Menstruation is a natural process and a sign of health common among all women.
Despite being a shared female experience, stigma and taboo around menstruation exist globally. In some areas of the world, the culture surrounding menstruation can be detrimental and damaging to women and girls.
According to Femme International, in certain areas of the world, the following taboos surrounding menstruation exist:
- In rural Ghana, women are banned from entering a dwelling with a man or cooking him food
- In rural Venezuela, women have to sleep in special huts during their period.
- In Islamic Tradition, women are forbidden to pray, touch the Koran or observe fasting traditions.
- In India, women are not allowed to touch cows.
- In remote areas of Nepal, women cannot interact with anyone, and they are banished to an excluded clay hut until their period is over.
- In many Southeast Asian communities, out of fear of contamination, girls are not allowed to use the same facilities as the rest of the community.
- In Kenya, women in the semi-nomadic Masai region are not allowed to milk cows or enter goat pens out of fear of contamination. They are not allowed to eat animal products either.
The prevalence of stigma and taboo is accompanied by a severe deficiency in health education resources, and this only preserves faulty beliefs.
In addition to stigma and taboo, women around the world face lack of sustainable feminine hygiene products and hygienic facilities. The critical lack in menstruation management options leads to embarrassment and missed school or work, all of which have far reaching consequences.
I believe every women and girl should have access to feminine hygiene. This is exactly the vision of Days for Girls, an international non-profit organization dedicated to providing feminine hygiene solutions and health education to women and girls.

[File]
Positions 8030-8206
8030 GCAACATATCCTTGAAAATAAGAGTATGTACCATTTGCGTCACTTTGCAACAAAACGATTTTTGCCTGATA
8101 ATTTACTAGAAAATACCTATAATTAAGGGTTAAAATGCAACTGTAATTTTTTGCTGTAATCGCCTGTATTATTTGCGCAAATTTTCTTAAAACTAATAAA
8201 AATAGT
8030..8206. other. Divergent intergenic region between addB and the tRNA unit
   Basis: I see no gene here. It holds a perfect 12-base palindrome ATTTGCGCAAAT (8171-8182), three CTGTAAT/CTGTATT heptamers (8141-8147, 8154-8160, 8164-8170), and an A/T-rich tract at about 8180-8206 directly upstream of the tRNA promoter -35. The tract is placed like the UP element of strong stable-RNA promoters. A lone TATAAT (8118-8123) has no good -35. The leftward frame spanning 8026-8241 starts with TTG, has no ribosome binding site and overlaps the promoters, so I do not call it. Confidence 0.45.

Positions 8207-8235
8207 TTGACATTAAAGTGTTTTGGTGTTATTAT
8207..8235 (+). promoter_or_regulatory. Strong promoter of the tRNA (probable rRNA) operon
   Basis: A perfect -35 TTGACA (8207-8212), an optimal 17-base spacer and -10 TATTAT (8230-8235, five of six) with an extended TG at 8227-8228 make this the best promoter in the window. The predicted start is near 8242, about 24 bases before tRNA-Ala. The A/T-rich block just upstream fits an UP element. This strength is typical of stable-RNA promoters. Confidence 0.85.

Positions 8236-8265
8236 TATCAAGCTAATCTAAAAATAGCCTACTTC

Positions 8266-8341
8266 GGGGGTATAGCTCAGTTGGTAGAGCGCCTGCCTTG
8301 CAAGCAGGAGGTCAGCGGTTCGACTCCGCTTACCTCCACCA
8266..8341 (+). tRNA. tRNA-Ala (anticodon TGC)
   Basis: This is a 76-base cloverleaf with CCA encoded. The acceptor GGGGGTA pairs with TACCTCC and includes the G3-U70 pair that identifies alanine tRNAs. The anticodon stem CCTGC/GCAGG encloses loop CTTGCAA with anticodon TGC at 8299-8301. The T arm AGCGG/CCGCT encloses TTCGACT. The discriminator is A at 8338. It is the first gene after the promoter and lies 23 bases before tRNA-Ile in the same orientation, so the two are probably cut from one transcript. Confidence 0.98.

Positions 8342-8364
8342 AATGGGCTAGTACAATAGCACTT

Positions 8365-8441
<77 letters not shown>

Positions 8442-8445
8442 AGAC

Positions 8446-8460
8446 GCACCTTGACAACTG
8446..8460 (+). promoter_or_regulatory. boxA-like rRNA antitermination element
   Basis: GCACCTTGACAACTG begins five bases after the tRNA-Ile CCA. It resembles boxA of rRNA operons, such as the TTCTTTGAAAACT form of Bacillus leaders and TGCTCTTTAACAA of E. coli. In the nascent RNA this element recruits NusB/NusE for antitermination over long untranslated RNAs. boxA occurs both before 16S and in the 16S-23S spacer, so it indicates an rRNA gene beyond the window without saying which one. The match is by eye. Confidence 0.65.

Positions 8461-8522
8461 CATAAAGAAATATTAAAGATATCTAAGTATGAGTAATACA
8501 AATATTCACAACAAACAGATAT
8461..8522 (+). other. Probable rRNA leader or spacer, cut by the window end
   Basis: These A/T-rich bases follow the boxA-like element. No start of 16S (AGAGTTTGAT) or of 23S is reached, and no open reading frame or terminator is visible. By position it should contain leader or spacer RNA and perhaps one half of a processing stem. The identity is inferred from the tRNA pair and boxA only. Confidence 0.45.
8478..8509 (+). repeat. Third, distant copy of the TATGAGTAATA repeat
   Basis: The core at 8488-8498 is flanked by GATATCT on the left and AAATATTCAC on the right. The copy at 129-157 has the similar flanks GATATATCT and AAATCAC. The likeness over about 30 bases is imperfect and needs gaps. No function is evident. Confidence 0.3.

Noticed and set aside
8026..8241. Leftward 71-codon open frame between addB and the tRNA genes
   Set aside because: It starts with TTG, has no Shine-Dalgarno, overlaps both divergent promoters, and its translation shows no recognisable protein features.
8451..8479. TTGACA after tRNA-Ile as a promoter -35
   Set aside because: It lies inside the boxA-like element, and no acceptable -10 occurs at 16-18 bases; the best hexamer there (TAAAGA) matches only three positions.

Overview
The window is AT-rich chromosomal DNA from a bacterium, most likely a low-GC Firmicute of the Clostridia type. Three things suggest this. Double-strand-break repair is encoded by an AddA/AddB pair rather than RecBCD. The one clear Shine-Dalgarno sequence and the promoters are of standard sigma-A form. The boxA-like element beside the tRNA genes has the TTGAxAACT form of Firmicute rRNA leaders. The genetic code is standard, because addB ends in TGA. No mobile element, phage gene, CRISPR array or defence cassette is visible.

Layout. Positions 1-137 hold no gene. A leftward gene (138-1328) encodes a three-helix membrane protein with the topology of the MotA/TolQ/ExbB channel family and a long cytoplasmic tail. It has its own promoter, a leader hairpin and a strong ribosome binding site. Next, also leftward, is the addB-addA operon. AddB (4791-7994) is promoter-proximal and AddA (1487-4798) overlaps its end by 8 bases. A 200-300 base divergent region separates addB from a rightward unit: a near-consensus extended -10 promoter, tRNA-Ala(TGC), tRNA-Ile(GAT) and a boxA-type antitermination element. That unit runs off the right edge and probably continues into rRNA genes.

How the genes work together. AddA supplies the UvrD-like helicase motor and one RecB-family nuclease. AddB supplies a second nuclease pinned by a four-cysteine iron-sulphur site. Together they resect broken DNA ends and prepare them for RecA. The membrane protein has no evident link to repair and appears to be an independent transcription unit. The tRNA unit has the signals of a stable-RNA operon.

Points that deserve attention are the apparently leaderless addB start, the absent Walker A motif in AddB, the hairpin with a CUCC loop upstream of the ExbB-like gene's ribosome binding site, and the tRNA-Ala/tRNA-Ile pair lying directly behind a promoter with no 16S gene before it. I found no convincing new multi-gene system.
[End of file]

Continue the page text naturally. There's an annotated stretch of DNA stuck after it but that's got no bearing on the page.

They do so by constructing kits, which contain everything needed to maintain proper hygiene. They also provide health education resources to women and girls, empowering them to be leaders and start conversations in their communities. Additionally, they have gone even farther by investing in training programs in various communities so that women and girls are able to fabricate their own kits.
I had the opportunity to sew hundreds of reusable liners (see photos below) that will be included in Days for Girls kits. Each girl gets 8 liners that are sewn using felt, an absorbent fabric that can be washed and reused. One kit also includes: 2 protective shields, 2 zip-lock bags for washing and storing, 1 washcloth, 1 bar of soap, 2 pairs of panties and 1 drawstring bag to hold it all together. The absorbant liners are meant to resemble washcloths that can be hung to dry discretely. This again is in order to prevent potentially embarrassing situations that may arise.
It was a wonderful experience to serve. Although my contribution is small, I am grateful to take part in a cause I believe in.
Have you ever volunteered with Days for Girls or a similar organization? What are your thoughts on this global issue?